Wednesday, March 11, 2015

Almighty Dollar Risky for US (except)

There are risks for the US in a soaring dollar. It gives a competitive advantage to our trading partners. That means it stimulates our imports while depressing our exports. In addition, it depresses the dollar value of profits from overseas. Profits drive employment and capital spending. So weaker profits attributable to the strong dollar can slow the economy down.

There is a strong correlation between the y/y growth rates in S&P 500 forward earnings and aggregate weekly hours worked in private industry. The y/y growth rate of capital spending in real GDP is also driven by this profits cycle. Forward earnings was up just 1.4% y/y at the beginning of March, down from 8.2% at the end of September. That’s the lowest growth rate since December 2009. Before we get all panicky, keep in mind that this drop was mostly attributable to the S&P 500 Energy sector, which currently accounts for just 5.3% of S&P 500 forward earnings.

The bottom line is that the Fed has a problem. The FOMC rarely considers the impact of the dollar on the US economy. The subject is almost never discussed at the FOMC meetings. The members of the committee may need to give more weight to the soaring dollar in their deliberations. They have three options for the rest of this year. They can proceed to normalize monetary policy and raise interest rates a few times this year. “One-and-done” is another option. So is “none-and-done.” I still believe that the last two are more likely than normalization given that the dollar will continue to soar if the Fed doesn’t back off.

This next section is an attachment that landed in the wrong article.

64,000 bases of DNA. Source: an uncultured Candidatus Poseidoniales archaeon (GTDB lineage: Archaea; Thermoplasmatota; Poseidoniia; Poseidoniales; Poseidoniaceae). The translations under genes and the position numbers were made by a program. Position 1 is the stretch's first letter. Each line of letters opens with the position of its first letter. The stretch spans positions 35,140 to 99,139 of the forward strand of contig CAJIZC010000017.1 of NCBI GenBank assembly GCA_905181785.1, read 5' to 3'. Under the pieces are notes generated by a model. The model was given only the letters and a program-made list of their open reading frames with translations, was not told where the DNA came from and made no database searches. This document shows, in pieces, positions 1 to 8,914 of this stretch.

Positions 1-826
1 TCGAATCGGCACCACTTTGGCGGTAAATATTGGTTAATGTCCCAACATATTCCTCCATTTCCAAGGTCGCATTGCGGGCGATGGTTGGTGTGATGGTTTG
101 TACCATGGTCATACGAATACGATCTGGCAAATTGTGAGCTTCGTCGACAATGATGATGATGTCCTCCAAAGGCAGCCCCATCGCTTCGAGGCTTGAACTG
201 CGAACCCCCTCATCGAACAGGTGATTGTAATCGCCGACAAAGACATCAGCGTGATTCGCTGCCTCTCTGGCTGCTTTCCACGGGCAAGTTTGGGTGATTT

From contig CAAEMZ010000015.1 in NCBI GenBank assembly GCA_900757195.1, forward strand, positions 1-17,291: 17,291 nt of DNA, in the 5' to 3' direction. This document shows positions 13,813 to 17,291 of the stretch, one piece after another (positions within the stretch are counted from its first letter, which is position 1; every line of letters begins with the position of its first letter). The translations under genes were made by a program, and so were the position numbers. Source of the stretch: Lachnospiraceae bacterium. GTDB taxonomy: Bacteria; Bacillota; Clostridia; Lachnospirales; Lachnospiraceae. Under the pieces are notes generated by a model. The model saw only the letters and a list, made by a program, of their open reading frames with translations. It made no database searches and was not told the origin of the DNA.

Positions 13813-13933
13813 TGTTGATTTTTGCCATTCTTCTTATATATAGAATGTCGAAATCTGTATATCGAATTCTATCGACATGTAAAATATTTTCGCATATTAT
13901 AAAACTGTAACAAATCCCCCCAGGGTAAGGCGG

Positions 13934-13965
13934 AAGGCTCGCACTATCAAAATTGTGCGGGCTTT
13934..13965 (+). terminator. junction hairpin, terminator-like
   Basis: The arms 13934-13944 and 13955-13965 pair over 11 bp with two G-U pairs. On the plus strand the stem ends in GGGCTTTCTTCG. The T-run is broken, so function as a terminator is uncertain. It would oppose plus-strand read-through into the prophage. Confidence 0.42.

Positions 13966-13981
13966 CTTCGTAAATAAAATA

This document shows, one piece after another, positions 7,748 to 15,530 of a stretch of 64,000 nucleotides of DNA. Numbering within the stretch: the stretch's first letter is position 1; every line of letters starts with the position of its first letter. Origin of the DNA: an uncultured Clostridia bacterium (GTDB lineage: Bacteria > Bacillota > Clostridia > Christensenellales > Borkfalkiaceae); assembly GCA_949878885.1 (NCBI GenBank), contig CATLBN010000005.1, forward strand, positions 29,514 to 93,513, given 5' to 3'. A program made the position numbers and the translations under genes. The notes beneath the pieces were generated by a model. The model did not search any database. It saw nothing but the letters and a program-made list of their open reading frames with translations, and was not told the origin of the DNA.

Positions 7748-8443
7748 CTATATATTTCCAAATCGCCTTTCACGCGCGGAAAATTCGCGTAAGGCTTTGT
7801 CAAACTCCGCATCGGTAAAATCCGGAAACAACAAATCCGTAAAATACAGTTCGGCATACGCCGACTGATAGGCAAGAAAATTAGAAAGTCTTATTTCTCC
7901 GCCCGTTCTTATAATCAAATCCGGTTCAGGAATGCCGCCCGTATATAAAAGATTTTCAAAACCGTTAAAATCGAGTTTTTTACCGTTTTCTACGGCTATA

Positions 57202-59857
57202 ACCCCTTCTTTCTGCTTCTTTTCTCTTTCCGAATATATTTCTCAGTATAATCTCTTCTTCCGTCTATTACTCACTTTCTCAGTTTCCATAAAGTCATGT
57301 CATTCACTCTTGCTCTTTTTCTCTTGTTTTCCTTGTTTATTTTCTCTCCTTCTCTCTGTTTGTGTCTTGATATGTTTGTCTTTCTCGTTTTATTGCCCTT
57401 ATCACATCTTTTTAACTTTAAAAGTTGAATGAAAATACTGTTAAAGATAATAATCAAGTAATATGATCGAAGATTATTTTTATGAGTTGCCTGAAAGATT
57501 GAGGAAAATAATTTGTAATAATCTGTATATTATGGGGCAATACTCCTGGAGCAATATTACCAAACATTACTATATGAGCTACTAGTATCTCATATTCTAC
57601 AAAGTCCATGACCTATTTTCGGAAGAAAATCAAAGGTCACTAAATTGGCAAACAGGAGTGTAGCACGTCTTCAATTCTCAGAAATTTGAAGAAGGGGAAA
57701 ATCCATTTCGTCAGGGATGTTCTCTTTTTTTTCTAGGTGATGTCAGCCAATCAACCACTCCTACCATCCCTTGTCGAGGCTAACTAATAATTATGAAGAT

Today's Morning Briefing: Almighty Dollar. (1) Trade-weighted dollar started lift-off last summer and has achieved escape velocity. (2) ECB and BOJ adding rocket fuel to dollar. (3) Euro/dollar parity, here we come. (4) Yen down 36%. (5) Commodity producers jumping off currency cliff. (6) Break out in the dollar could break something. (7) Foreign earnings could depress the profits cycle which drives employment and capital spending. (8) Odds still favor “one-and-done” or “none-and-done” for Fed if dollar soars higher. (9) Searching for oil-drop winners and strong-dollar losers. (More for subscribers.)

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